NRC investigating Millstone Unit 3

Waterford — A team of special inspectors from the Nuclear Regulatory Commission on Monday began investigating recurring problems with a backup cooling water pump for Unit 3 at the Millstone Power Station.

The pump is the same one that was the focus of a special inspection in February for a different problem, said Neil Sheehan, NRC spokesman. That inspection yielded a preliminary finding on Aug. 28 of a safety violation of low-to-moderate significance. Millstone is not contesting the finding and is awaiting for it to be finalized by the NRC.

The pump failed tests on July 15 and again on Sept. 10, when it started and then stopped unexpectedly, the NRC said in a news release. It was restarted but took 15 minutes to reach full speed.

“A key objective of this inspection will be to learn more about this latest malfunctioning of this safety-related component,” Bill Dean, NRC Region I administrator, said. “The repetitive problems affecting the pump continue to give the NRC concern.”

Sheehan said that because of the malfunction, the plant was placed under “limiting conditions” late last week to make repairs so that the pump would be fully operational within 72 hours. On Saturday, the time limit expired and the plant was two hours into the six-hour shutdown process when Millstone crews were able to complete the repairs and restore the pump to service, Sheehan said.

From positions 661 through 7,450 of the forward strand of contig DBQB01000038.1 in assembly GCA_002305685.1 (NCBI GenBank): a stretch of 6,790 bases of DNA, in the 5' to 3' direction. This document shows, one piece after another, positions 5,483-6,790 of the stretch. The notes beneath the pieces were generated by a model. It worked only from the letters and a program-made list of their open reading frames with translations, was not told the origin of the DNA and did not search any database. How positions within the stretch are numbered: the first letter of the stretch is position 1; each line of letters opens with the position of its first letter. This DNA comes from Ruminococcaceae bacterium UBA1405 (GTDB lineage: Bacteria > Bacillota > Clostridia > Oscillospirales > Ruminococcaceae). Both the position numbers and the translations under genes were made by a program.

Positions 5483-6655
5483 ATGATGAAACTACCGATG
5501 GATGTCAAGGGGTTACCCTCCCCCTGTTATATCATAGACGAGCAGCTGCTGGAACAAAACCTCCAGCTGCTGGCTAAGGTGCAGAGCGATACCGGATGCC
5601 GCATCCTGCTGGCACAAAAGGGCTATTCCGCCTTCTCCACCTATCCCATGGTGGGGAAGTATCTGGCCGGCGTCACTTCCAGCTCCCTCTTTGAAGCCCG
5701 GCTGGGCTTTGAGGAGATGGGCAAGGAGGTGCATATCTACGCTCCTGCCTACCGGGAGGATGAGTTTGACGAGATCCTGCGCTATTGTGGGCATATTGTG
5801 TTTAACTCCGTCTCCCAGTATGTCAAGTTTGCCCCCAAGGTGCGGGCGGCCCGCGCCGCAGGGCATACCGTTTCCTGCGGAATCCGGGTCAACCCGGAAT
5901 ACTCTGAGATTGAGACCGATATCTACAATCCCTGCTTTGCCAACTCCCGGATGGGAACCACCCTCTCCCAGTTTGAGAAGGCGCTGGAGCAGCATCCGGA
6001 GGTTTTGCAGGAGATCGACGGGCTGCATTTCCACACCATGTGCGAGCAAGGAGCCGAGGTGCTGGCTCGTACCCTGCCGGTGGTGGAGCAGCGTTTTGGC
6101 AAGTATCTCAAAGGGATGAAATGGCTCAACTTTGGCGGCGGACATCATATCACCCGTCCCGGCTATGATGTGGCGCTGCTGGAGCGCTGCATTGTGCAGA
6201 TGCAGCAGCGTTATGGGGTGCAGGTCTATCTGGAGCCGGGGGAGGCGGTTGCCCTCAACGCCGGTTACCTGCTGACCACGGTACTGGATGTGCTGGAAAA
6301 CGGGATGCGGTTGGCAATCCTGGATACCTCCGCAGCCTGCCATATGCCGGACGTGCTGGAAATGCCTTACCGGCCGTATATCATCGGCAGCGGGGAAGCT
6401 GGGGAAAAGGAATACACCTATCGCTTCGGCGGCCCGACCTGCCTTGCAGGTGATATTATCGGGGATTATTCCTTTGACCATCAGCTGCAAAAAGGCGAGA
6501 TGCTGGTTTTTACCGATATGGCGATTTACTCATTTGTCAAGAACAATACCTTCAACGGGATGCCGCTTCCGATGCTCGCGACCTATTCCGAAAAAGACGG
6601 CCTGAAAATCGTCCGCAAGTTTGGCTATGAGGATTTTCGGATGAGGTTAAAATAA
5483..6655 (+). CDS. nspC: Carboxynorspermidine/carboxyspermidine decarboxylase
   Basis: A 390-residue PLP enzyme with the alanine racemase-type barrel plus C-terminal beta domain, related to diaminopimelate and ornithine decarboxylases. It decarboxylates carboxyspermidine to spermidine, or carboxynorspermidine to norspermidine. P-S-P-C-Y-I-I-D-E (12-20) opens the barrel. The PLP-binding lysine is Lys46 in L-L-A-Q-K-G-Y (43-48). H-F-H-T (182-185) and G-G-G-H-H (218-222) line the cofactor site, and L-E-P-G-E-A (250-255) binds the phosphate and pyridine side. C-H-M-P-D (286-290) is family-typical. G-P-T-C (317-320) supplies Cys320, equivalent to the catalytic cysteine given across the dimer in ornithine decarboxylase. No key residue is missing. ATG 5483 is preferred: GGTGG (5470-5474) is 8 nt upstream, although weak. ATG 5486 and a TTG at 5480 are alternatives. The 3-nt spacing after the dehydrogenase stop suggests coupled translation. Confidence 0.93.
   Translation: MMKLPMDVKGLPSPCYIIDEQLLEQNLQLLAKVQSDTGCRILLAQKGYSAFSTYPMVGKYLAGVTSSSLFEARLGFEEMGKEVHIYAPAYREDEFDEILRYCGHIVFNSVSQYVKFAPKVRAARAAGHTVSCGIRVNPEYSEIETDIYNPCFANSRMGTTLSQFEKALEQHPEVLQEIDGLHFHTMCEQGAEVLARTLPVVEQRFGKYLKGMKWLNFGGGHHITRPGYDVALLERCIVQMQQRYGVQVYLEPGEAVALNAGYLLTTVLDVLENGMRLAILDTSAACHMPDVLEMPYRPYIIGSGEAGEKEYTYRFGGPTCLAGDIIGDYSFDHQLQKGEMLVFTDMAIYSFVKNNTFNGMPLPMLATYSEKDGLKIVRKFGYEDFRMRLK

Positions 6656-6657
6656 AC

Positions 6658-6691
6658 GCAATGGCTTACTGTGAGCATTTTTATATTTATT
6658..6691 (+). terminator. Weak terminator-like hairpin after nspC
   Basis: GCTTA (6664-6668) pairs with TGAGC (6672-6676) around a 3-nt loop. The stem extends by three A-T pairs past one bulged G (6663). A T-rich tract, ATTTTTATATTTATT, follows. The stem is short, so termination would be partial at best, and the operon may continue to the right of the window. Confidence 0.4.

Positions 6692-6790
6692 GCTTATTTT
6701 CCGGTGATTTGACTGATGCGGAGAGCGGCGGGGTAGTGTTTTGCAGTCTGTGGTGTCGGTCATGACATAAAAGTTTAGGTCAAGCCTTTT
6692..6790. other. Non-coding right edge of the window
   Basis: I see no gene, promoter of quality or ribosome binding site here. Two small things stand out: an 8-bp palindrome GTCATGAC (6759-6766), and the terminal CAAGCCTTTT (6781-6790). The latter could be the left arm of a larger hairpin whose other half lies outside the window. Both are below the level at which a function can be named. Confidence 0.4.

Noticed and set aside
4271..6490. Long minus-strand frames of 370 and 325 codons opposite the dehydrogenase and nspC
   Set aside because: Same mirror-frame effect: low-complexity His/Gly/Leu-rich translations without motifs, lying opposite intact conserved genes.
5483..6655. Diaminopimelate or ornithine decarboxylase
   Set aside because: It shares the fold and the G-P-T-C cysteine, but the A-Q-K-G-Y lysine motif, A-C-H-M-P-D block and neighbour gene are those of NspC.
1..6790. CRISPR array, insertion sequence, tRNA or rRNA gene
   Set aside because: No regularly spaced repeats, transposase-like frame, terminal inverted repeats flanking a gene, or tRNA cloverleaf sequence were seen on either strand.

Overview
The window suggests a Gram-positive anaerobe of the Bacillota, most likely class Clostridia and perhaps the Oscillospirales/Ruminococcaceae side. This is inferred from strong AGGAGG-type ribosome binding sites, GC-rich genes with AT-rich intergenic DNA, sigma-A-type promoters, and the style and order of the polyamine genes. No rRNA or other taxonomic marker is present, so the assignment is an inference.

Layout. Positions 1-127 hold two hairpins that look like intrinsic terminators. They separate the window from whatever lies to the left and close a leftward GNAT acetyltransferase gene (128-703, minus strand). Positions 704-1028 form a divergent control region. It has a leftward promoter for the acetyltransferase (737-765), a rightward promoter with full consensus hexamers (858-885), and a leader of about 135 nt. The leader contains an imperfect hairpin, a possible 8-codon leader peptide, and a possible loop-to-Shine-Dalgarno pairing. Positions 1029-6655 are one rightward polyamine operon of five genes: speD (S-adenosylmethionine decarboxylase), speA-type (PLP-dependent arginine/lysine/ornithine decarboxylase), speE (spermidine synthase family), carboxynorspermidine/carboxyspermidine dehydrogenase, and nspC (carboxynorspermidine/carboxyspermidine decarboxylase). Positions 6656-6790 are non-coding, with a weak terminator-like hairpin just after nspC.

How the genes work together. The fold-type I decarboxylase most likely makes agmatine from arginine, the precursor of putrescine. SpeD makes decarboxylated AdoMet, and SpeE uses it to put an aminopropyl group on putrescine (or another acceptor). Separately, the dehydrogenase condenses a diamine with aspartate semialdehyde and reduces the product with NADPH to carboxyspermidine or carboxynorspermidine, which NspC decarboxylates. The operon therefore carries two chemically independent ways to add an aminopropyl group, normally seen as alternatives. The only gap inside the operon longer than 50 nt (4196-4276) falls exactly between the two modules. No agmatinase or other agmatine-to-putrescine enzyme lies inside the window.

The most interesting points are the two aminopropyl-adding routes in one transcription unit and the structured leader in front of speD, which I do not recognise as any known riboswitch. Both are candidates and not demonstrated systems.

Crews worked on Saturday to make repairs and retest the pump, and the plant is now at 100 percent power output, Ken Holt, Millstone spokesman, said.

Holt said it is unusual for the same piece of equipment to be the subject of repeated special NRC inspections in the span of a few months. He noted that the problem that prompted the first special inspection was “completely different” from the more recent one, involving a bearing that had been mislabeled by the manufacturer.

While the plant has not been fined for any of the issues with the pump, Millstone owner Dominion is charged by the NRC for the cost of special inspections.

The equipment that is the subject of the inspections is a turbine-driven auxiliary feedwater pump. It is one of several that can be used to draw cooling water from Long Island Sound into the plant after a shutdown.

j.benson@theday.com

Twitter: @BensonJudy

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